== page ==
Sunday May 21, 2006

Lighting Up The Future

A research team from Kennedy & Violich Architecture in Boston has designed solar-powered lamps composed of light-emitting diodes (LEDs) woven into colorful swaths of fabric. The lights are undergoing field testing in a remote mountain community of Mexico's Sierra Madre, Led Cloth

Depending on how a person folds or hangs one of the hand-towel-size pieces of cloth, it serves as a cordfree wall light, table top reading lamp, or hanging lantern.
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The researchers' goal: a safe, clean, rugged, and long-lived alternative to kerosene and candles for the world's 1.6 billion people living in homes without electricity.
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Other scientists are looking for ways to save lighting costs for people throughout the industrial world.

[ from Illuminating Changes part 1 of a 2-part series on lighting's environmental and human impacts. This week in Science News. ]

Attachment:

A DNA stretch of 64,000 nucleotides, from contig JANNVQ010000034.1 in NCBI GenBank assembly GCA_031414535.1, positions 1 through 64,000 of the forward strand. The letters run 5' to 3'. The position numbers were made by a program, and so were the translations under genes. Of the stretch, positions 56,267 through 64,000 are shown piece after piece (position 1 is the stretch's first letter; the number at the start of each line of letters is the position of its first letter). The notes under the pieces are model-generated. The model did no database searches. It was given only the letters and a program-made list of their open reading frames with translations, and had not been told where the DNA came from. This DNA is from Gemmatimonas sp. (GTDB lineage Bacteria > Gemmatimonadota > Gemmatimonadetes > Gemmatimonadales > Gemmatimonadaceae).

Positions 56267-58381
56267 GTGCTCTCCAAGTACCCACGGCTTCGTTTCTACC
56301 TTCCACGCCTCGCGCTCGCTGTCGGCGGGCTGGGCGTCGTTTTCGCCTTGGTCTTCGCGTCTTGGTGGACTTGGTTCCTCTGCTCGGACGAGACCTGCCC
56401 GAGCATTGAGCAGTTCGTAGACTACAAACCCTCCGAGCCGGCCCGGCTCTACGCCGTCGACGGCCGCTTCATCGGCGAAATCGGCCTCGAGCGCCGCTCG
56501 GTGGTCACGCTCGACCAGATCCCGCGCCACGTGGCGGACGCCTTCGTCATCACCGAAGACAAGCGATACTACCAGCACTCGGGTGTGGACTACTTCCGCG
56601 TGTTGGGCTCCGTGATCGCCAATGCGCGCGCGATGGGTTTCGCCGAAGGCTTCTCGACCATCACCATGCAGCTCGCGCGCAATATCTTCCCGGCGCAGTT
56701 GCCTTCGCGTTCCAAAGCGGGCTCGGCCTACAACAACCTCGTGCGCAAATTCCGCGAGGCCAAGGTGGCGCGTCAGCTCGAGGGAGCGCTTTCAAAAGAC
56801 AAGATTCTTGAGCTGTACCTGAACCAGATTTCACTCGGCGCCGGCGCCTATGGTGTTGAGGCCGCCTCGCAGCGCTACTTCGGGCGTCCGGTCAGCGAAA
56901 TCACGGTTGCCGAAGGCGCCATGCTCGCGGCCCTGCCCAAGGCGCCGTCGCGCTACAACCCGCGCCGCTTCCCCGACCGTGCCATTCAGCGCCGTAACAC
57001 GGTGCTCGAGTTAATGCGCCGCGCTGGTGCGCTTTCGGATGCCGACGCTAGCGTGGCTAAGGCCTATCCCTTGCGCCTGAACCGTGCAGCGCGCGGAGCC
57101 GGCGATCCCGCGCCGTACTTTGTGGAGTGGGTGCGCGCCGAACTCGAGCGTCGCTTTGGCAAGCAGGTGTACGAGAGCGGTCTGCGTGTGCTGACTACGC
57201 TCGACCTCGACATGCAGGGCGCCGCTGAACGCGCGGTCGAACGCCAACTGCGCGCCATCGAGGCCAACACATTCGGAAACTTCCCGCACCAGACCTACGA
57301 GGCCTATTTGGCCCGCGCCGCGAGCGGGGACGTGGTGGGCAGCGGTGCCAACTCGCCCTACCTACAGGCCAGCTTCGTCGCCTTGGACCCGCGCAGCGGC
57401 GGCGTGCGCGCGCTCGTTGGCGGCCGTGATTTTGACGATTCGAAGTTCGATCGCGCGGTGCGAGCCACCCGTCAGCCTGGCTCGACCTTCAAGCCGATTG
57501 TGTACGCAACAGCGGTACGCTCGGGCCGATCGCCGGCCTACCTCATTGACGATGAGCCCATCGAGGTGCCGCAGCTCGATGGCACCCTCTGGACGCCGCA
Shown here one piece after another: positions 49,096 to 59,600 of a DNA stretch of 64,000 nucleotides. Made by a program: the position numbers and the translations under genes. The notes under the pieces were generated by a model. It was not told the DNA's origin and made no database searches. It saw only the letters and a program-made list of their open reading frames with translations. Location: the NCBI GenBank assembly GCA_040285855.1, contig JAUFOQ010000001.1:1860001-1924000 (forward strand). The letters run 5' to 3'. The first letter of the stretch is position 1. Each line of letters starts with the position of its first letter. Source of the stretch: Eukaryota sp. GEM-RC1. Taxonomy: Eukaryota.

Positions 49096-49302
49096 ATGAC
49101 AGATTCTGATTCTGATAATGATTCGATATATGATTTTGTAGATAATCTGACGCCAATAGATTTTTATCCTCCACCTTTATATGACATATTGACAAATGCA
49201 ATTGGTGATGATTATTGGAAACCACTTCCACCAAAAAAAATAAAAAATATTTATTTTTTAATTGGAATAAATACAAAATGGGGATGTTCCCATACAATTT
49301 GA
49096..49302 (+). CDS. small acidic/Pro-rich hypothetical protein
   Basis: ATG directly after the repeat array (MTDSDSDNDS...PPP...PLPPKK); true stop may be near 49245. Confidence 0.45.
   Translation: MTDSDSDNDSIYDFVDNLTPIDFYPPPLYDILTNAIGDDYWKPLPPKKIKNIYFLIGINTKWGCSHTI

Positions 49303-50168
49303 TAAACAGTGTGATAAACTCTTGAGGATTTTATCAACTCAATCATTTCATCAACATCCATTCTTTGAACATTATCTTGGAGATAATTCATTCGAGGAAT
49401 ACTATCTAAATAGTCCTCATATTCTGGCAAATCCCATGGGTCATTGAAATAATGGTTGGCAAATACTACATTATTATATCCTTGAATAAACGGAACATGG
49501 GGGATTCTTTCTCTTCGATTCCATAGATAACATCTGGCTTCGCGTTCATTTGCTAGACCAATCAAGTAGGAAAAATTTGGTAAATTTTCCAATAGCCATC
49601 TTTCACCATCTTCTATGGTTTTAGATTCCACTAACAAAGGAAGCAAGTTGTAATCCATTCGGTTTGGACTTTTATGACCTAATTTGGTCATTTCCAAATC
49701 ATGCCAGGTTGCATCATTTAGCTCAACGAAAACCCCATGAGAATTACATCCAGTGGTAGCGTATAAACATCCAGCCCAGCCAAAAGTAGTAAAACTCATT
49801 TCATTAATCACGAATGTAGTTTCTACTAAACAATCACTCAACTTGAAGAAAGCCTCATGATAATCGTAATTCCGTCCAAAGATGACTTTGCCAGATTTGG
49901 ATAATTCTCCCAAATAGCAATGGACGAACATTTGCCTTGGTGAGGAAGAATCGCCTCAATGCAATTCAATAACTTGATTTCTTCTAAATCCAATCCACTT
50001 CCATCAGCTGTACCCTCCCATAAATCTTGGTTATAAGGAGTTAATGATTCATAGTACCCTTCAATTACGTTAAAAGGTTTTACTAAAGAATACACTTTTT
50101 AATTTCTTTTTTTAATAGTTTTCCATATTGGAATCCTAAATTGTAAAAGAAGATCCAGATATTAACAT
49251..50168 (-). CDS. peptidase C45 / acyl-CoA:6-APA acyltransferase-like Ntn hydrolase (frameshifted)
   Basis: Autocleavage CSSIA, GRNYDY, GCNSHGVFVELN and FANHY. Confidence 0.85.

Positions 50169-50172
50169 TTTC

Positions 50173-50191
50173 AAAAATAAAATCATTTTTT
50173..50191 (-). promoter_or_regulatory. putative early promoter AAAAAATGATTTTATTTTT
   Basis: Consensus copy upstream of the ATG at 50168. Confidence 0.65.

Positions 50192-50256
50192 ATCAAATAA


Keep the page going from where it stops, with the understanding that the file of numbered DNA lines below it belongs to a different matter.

The incandescent bulb was commercialized in 1879 after nearly half a century of testing. Fluorescent lamps evolved in the late 1890's. Today, in the United States, nearly a quarter of the nation's electricity goes to making artificial light (along with an equally enormous quantity of carbon dioxide and nitrogen oxides, a sulfur dioxide. Yuch!)

[Sheila] Kennedy predicts that electric illumination is poised to undergo a dramatic metamorphosis from a "bulb culture" to a society that sees by the "digital light" of semiconductors.
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Many engineers share Kennedy's view that within a decade or two, most current lighting strategies will be as antiquated as the vacuum tube radio. They expect solid-state technology to expand from its current use of LEDs in flashlights, auto taillights, and novelty gear to widespread illumination.

Some examples from the article include: office lighting systems that automatically dim when there is sufficient daylight coming in through the windows; affordable room-lighting systems based on new technologies; tiles coated with plastic-wrap-thin [Organic LEDs] that cover walls and ceilings "like sheets of glowing paper"; LEDs integrated into yarn that could be woven into wall coverings or furniture; low-voltage devices that can divorce lighting from the central power grid.

Science News' Janet Raloff has written a very interesting article. Take a look!

Lighting Up The Future ( in category Noteworthy , SciTech ) - posted at Sun, 21 May, 00:05 Pacific | «e»